Fashion and sustainability do not easily mix. As societies become richer, they tend to buy more clothing. Old clothes languishing at the back of the wardrobe are thrown out, usually ending up in landfill or dumped into used clothes markets in less prosperous countries. One study showed that the weight of textiles sold in the UK nearly doubled in the prosperous decade from 1998 to 2007. (1) In How to Live a Low-carbon Life, I estimate that the carbon footprint of clothing in the UK may be as much as a tonne per person per year, or not far short of 10% of the total, and this figure will rise alongside any increase in the future sales of clothing. Fashion exemplifies the difficulties of reconciling economic growth, which gives us all more money to buy clothes, with the need to reduce emissions. The essays in a fascinating new book, Shaping Sustainable Fashion, look in detail at the how our need to keep ourselves warm and looking good can be reconciled with reducing CO2, and also reducing the environmental impact of growing cotton, possibly the most ecologically damaging crop in the world. (2) As the concluding chapter notes, we will not solve the problem until we become truly materialistic. Fast fashion and cheap disposable clothing show that ‘we fail to invest deep or sacred meanings in material goods. Instead we simply have ‘an unbounded desire to acquire, followed by a throwaway mentality’, which is the opposite of real materialism.
The photograph at the top of this post is of an article of clothing worn by Edward for several decades and discussed in the profoundly thought-provoking essay by Kate Fletcher that concludes Shaping Sustainable Fashion. Here is what Edward says about this valued and stylish piece of clothing.
‘I call this my three stage jacket. It began about forty years ago as a very slim waistcoat that was given to me. I knitted a panel and put it in the back just to be able to fasten it together at the front, you see. And then about fifteen years ago I added sleeves and a collar and some trimmings. And then, only about five years ago, I became a bit too big to button it up so I added latchets across the front so that I can fasten it.’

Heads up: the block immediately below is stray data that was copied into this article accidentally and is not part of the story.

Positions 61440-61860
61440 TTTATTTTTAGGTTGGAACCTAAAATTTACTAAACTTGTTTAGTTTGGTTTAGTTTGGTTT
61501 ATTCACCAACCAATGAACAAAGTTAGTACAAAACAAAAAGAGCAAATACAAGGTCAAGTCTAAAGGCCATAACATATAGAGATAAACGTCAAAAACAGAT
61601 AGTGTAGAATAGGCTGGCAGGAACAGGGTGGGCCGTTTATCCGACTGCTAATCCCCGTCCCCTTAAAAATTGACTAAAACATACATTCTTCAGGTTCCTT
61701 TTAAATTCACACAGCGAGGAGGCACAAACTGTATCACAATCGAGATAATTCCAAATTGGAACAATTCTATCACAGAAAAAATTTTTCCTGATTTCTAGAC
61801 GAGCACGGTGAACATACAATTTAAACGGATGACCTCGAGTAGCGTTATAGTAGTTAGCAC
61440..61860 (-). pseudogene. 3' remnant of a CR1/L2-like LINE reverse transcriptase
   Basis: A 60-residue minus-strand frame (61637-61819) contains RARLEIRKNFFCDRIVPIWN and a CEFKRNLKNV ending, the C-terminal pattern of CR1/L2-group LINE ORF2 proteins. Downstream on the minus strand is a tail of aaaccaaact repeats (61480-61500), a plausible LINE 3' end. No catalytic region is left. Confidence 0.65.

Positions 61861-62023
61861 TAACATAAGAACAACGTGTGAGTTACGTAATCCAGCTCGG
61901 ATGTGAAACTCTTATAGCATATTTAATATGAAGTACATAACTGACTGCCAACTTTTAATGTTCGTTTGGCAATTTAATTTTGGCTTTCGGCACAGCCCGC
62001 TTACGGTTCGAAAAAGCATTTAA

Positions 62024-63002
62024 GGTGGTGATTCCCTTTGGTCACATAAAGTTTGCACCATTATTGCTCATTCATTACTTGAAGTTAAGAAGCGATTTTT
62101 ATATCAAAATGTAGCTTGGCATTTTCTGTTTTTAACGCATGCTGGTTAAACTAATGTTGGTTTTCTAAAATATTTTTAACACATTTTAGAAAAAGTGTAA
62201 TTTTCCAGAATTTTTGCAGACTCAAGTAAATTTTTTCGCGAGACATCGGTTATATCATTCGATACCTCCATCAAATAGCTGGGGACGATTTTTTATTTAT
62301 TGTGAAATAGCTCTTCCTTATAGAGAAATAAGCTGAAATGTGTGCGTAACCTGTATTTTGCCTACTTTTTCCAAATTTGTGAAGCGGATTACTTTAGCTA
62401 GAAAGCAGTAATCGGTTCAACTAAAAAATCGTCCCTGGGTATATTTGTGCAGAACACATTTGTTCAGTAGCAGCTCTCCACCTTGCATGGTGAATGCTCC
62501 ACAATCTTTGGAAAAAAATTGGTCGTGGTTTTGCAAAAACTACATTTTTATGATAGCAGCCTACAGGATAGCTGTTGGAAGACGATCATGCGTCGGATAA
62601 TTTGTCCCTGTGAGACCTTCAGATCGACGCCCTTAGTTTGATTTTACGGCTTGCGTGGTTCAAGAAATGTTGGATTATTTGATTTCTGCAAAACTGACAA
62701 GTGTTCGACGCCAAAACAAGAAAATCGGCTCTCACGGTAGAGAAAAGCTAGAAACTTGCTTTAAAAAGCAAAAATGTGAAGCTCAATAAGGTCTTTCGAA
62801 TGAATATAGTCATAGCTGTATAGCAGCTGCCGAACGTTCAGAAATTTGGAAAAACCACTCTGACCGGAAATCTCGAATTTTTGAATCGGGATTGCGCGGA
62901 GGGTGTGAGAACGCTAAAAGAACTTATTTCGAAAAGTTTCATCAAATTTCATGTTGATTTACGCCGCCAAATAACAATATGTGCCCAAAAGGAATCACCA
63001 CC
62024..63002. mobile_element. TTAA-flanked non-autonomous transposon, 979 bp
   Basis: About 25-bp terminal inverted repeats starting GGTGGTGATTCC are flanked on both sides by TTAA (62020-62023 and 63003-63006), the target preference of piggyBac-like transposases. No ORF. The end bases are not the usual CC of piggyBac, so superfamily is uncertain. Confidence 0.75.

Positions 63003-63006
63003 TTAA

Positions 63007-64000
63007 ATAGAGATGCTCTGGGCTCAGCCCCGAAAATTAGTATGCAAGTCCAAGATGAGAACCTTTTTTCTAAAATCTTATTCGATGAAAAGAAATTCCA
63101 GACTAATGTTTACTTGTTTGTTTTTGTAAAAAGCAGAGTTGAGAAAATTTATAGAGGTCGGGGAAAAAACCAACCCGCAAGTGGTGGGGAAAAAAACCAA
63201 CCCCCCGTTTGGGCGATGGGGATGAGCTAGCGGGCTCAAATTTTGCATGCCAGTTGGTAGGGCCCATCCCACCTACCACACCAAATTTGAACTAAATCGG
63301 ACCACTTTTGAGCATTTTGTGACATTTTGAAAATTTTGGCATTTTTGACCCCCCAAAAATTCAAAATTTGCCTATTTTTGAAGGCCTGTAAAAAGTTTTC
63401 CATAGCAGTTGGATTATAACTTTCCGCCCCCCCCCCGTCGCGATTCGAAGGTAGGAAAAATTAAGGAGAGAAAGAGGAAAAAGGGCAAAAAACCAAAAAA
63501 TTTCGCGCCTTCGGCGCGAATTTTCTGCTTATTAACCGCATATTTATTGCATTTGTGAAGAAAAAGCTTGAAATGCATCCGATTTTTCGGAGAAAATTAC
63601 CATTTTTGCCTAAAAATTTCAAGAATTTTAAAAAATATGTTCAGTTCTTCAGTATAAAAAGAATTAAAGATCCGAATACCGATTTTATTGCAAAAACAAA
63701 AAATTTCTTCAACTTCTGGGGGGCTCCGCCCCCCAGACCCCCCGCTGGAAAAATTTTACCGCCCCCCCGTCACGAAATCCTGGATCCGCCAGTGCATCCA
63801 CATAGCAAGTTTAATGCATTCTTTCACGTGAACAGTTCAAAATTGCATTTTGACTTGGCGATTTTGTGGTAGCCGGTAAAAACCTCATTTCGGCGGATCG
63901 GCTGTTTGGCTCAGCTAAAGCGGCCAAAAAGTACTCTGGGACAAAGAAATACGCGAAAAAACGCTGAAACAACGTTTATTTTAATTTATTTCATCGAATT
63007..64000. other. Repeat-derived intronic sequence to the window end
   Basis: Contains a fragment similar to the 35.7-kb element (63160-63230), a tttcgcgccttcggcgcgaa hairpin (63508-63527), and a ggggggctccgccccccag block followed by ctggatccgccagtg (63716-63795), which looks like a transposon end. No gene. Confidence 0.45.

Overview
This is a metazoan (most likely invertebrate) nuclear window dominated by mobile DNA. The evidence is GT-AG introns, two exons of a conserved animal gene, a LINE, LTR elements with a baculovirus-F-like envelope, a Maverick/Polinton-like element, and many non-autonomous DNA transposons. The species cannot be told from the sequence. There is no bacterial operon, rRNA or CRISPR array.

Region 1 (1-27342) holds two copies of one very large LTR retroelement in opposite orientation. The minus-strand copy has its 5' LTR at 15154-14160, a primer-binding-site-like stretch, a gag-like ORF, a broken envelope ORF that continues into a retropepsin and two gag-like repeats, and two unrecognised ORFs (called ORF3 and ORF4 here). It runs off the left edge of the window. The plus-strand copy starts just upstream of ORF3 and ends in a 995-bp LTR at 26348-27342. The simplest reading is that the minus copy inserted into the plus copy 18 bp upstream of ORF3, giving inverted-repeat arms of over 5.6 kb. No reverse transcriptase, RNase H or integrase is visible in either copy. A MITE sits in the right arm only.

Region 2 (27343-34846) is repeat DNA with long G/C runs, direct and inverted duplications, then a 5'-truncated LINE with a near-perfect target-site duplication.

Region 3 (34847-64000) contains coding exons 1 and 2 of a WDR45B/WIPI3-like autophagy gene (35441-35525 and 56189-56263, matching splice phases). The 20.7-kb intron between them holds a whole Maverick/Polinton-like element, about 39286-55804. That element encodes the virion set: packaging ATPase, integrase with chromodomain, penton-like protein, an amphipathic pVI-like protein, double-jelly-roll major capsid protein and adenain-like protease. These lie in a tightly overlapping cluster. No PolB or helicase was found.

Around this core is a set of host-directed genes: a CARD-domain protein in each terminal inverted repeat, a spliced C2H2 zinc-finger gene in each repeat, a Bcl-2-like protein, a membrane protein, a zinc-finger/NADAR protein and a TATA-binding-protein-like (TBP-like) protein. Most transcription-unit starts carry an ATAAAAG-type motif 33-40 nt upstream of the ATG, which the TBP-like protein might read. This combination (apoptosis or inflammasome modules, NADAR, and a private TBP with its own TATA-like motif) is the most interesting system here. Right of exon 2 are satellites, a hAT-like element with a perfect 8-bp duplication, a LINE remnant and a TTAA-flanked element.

This is true materialism. It values and celebrates the physical objects of our lives, maintaining and refreshing them as we pass through the world from birth to death. I suspect that this jacket is indelibly associated with Edward in the minds of his friends. Because it is largely made by him, it exhibits his manual skills to all he meets. It is part of him.
Of course we need to recycle more; only about 10,000 tonnes of the 2m tonnes of textiles bought a year in the UK is properly recycled by taking the clothing apart and reusing the fibres, representing about one half of one percent of total consumption. But even a massive growth in full recycling is not enough. The world has to find ways of divorcing our understanding of ‘prosperity’ from the continued growth in the number of things we buy, consume, and then throw away. As Kate Fletcher suggests, people need to recast themselves, moving away from being just passive consumers, enslaved to Primark and Zara’s endless rotation of new items in shop windows, to becoming ‘suppliers of ideas and skills to fashion’ so that they value and cherish the clothes that they own, caring for them for decades.
We will not solve the world’s multiple ecological problems by telling ourselves and other people to buy less. The importance of consumption is far too firmly ingrained into our modes of thought. No-one, for example, imagines that Catherine Middleton should wear an old dress for her wedding this week. However a truly materialistic society would be looking forward to seeing her wearing the outfit her mother and her grandmother wore as their wedding dress, updated and adapted so that it became hers, perhaps even by using a sewing machine she learnt to use at school. Her husband, mutatis mutandis, would do the same.
(1) Maximising Reuse and Recycling of UK Clothing and Textiles, Oakdene Hollings for Defra, October 2009. Chart on page 11 shows a rise from an index of about 90 in 1998 to over 160 in 2007.
(2) Alison Gwilt and Timo Rissanen, Shaping Sustainable Fashion: changing the way we make and use clothes, Earthscan 2011